Stanford: International Perspective

Stanford: International Perspective

August 29, 2019 0 By Stanley Isaacs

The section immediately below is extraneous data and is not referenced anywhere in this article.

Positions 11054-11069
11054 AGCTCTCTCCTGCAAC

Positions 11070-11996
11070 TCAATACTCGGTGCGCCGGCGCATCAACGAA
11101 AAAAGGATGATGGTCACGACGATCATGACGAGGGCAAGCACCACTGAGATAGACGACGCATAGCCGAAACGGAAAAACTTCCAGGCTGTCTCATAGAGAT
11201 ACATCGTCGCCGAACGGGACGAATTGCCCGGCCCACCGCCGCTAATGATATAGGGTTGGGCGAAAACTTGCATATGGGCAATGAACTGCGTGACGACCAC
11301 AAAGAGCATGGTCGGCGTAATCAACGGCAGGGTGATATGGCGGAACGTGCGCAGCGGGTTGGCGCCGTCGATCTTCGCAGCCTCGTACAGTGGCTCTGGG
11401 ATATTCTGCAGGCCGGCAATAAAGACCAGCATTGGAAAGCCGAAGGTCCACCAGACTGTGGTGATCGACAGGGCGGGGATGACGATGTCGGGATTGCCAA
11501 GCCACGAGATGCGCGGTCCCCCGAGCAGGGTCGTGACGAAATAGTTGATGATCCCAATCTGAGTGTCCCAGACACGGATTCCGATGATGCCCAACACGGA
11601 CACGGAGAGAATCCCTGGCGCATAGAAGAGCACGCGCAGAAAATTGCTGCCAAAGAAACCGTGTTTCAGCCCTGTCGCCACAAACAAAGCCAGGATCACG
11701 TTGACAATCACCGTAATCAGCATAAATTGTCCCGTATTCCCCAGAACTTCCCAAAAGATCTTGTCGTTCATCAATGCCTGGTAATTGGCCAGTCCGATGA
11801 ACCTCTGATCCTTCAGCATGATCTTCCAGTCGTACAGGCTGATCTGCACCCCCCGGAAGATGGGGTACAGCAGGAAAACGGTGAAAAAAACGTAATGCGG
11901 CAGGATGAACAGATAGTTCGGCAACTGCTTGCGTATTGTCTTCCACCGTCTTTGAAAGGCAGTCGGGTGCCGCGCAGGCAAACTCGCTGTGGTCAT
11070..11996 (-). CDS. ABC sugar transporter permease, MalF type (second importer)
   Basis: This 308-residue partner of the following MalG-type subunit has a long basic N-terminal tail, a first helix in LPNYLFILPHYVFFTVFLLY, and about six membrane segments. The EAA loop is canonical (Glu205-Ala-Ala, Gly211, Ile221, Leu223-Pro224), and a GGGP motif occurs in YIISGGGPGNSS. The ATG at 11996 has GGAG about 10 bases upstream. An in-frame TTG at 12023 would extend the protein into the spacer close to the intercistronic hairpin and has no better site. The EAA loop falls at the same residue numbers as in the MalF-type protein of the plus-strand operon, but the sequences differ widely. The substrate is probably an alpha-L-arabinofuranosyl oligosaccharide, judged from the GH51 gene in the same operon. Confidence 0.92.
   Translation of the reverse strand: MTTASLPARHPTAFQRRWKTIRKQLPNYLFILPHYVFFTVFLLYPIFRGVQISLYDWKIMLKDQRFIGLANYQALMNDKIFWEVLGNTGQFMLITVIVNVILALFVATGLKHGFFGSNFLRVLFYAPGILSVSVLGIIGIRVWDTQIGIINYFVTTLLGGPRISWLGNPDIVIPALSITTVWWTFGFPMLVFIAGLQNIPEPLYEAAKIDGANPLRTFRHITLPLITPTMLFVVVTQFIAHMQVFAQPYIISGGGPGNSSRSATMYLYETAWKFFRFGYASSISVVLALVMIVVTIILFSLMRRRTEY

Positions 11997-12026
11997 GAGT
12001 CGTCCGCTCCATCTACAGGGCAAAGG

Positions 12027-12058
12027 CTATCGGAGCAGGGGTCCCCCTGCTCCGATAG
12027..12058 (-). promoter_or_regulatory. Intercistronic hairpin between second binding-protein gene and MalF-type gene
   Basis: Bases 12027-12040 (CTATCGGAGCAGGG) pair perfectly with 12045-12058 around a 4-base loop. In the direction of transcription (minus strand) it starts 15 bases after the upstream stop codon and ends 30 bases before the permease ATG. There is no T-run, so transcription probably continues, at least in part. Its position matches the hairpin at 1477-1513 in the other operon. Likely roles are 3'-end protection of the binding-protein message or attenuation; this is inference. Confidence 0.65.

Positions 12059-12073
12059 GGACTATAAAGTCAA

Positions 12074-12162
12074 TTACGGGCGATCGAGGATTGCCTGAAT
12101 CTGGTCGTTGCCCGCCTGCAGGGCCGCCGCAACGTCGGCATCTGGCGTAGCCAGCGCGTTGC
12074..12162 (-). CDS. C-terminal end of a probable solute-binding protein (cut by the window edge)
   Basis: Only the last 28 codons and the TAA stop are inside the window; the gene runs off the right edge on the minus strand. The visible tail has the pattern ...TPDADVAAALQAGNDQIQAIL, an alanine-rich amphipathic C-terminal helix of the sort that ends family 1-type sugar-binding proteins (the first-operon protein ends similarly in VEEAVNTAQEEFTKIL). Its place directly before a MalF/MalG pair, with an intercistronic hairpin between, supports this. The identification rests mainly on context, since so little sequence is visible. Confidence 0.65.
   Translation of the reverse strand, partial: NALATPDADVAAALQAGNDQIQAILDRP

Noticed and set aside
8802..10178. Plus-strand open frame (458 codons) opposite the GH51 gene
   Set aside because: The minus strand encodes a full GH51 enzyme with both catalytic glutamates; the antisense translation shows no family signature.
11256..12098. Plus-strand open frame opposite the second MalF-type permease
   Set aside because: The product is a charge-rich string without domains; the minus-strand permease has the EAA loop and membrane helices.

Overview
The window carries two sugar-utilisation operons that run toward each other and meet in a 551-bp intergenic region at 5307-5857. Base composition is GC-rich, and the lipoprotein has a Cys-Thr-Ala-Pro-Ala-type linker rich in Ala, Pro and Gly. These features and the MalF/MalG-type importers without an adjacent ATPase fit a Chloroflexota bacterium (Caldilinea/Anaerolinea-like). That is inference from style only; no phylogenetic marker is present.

[Xylophone music plays]>>Tenzin Atruktsang: There are a lot of amazing students here, I mean, there are students from all walks of life. [drums and chant music plays]>>Tenzin Atruktsang: There are students from Singapore; there are students from Slovenia, from every continent.>>male #1: They were all a he; all were a reflection of him.>>Tenzin Atruktsang: If you look at them they look like a normal student but inside their brain, it’s just like there’ s crazy stuff happening. They’re like actually geniuses. [Music plays]>>Tenzin Seldon: I’m originally from India. I was born and raised as a refugee in the Indian Himalayas. My parents escaped from China when the communists had invaded. I lived my entire life in asylum.>>Deanna Tan: I think Stanford’s a pretty welcoming place and it’s also flocking with Asian Americans and I just feel like culturally there was a big connection for me. [Chinese speaking] [Laughter]>>male #1: We should just keep throwing stuff at him as he keeps talking [laughs]>>Deanna Tan: I think it’s also great that there’s a great international community at Stanford. There are students from everywhere and there are so many ethnically themed houses and activities and I think what’s even more wonderful is that just anyone can join these; you don’t have to be of the right ethnicity. [laughter and talking]>>Rocco Cervantes: We have people from all over the world, really. Everyone has their different point of view but I find it so enriching to be able to discuss with people there, how incredibly different we all are but we all have such similar qualities. [skateboards roll] [xylophone continues]>>Stephen Hinton: We have more international students than ever before. We have just a much more diverse mix of students than Stanford has ever had. But that mix is not just of an ethnic or racial mix or an economic mix, it’s also a mix of interests. [Singing and clapping]>>Stewart McGregor-Dennis: I had one friend that got a grant from Stanford to go to Paris for the entire summer and write a novel.>>Karen Scrivner: This past summer was spent volunteering at a health clinic in Honduras where I really able to use my knowledge of Spanish but also everything I’d learned in Human Biology.>>Michael Tubbs: Through Stanford I was able to go to El Salvador for one week and learn about liberation theology and march of solidarity for the 30th anniversary of Archbishop Romero. Because of Stanford I was able to go to South Africa for three months and study post-Apartheid reconciliation, post-Apartheid education and kind of compare what I know in America to what’s going on in Cape Town, South Africa which is amazing. [Lively music plays] [audience shouts]>>Tenzim Seldon: You in this university are not at all dictated by the color of your skin, by your religion, your race, your background, your socioeconomic status.>>Michelle Elam: It’s a really rich vibrant world unto itself that’s very international, it’s very cosmopolitan and part of that’s enabled by the fact that it’s in a place that validates that and celebrates those kinds of differences and tries to capitalize on. It’s a wonderful, thriving, vibrant place to be. [xylophone plays]